Oil prices closed higher on Thursday, recovering a small portion of the significant losses they suffered yesterday, after US inflation data boosted bond yields and the dollar and rekindled worries about a possible “release” of crude oil. Strategic Oil Reserve.
Alongside, OPEC cut its forecast for global oil demand on Thursday for the fourth quarter of 2021 due to high energy prices, although the organization insists on its forecast for strong growth above pre-pandemic rates in 2022.
OPEC said in its monthly report that it expects average oil demand to reach 99.49 million barrels per day in the fourth quarter of 2021, down 330,000 barrels per day from last month’s forecast. Demand forecast for the year fell by 160,000 barrels per day to 5.65 million barrels per day.
The U.S. Energy Information Administration (EIA) said yesterday that U.S. crude stockpiles strengthened by 1 million barrels in the week ended Nov. 5, although the U.S. Petroleum Institute reported a 2.5 million barrel drop in inventories on Tuesday.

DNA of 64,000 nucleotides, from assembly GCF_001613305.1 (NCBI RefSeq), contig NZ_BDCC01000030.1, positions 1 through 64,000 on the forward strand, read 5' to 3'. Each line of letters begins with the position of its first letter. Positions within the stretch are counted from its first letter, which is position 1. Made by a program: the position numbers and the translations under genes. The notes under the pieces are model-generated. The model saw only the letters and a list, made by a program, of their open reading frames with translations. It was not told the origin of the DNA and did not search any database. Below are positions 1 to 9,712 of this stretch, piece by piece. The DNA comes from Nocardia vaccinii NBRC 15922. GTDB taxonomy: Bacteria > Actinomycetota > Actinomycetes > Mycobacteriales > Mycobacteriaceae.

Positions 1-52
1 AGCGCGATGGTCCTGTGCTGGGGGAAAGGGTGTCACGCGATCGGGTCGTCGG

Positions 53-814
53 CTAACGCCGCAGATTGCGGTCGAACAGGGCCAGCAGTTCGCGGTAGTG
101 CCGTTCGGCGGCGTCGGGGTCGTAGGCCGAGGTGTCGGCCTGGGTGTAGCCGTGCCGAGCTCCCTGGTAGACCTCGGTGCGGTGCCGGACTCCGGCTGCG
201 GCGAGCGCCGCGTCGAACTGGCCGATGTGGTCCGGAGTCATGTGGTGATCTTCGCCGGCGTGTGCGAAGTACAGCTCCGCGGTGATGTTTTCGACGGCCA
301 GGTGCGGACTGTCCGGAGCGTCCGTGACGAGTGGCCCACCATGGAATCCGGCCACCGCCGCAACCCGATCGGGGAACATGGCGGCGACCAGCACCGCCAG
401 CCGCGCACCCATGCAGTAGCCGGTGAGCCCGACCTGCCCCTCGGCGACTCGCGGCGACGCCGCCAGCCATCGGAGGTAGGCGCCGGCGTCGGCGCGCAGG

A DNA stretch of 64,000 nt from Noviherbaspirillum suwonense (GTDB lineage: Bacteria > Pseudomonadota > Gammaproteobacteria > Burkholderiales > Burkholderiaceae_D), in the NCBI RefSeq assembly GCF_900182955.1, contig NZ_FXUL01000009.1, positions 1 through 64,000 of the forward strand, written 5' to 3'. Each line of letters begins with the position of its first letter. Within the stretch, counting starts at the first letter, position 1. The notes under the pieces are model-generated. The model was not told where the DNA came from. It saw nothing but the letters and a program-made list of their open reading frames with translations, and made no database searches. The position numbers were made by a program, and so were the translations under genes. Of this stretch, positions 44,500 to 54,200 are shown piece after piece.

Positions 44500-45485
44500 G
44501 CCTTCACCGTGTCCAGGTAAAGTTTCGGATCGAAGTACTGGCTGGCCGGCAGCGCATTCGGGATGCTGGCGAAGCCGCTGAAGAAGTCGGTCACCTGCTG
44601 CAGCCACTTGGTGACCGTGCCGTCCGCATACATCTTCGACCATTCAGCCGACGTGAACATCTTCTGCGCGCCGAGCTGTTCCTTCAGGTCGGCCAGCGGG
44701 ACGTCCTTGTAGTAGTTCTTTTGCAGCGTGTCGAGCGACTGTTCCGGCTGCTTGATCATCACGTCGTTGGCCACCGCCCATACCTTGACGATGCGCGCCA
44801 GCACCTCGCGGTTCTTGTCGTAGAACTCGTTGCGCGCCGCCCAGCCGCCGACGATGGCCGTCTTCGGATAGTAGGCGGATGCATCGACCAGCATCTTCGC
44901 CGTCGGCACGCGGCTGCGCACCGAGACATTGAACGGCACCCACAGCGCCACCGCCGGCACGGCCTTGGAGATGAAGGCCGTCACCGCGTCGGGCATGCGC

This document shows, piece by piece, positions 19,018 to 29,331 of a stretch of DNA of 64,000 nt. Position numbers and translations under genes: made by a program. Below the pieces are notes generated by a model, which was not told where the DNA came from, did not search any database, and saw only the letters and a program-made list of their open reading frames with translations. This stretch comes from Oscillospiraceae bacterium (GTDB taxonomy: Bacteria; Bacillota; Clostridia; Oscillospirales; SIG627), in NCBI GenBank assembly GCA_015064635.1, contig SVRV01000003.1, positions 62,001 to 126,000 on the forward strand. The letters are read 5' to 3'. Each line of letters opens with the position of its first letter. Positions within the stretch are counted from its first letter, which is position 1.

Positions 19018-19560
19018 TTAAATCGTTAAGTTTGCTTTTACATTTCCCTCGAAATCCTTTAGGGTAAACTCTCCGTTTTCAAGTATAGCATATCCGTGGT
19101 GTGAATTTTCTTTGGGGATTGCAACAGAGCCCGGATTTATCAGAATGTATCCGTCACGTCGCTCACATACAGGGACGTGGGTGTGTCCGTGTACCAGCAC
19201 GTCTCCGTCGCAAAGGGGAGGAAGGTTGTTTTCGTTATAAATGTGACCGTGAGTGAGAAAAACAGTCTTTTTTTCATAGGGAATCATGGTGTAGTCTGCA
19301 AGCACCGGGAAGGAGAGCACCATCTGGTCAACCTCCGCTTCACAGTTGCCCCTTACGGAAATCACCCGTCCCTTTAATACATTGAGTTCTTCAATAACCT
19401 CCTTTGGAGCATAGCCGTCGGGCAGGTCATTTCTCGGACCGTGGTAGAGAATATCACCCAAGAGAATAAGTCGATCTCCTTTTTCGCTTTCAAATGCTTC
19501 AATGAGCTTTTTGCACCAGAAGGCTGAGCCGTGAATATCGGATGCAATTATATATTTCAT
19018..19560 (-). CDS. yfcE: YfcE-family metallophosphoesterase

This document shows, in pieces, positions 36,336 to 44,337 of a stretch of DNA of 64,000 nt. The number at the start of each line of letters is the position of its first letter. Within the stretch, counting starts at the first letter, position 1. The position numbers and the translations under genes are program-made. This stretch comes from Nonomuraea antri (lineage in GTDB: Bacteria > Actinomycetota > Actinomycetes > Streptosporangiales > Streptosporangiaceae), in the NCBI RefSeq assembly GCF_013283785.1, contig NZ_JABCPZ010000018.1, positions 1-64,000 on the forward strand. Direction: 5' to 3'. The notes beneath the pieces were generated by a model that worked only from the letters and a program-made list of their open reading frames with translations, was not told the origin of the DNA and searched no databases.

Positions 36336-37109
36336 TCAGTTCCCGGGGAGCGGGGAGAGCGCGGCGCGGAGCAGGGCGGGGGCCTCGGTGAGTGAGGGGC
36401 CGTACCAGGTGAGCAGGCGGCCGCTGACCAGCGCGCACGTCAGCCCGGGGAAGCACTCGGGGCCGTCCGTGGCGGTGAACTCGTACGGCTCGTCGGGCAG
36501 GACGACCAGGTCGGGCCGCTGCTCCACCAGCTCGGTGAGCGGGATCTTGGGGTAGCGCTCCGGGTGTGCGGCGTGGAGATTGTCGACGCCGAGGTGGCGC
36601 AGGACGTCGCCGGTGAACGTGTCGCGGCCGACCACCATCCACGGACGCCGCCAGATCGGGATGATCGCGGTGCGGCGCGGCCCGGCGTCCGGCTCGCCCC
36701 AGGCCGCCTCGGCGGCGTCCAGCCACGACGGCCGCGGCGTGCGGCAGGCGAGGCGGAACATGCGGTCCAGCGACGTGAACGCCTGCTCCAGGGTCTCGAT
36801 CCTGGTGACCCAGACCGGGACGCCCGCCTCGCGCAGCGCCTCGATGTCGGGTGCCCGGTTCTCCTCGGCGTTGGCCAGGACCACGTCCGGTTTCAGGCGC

Meanwhile, the Strategic Oil Reserve (SPR) fell 3.1 million barrels last week to 609.4 million barrels, according to the EIA, which said the figure “includes non-US stocks held under foreign or commercial storage agreements “.
“Although some of the planned SPR auctions were announced by the United States a long time ago, some falling ‘bells’ were ringing in the trading halls, fueling inflation concerns,” said Bjørnar Tonhaugen, head of oil Energy, stressing that “today the” bulls “of oil are licking their wounds after Wednesday’s sell-off”.
Combined with the annual jump in US inflation, “the market is splitting between the current bottleneck in crude markets and the risks to demand as a result of monetary policy, which is likely to strengthen the dollar and negatively affect the purchasing power of emerging oil markets, “he added.
Today the US dollar climbed to a high of more than 15 months against the euro and other currencies, after strengthening by 0.3% according to the ICE US Dollar.
In this climate, the West Texas Intermediate crude December delivery strengthened 25 cents, or 0.3%, to settle at $ 81.59 a barrel on the New York Mercantile Exchange.
The Brent oil January delivery added 23 cents, or 0.3 percent, to $ 82.87 a barrel on ICE Futures Europe.
On Thursday, the December delivery contract for natural gas increased by 5.5% to $ 5,149 per 1 million British thermal units.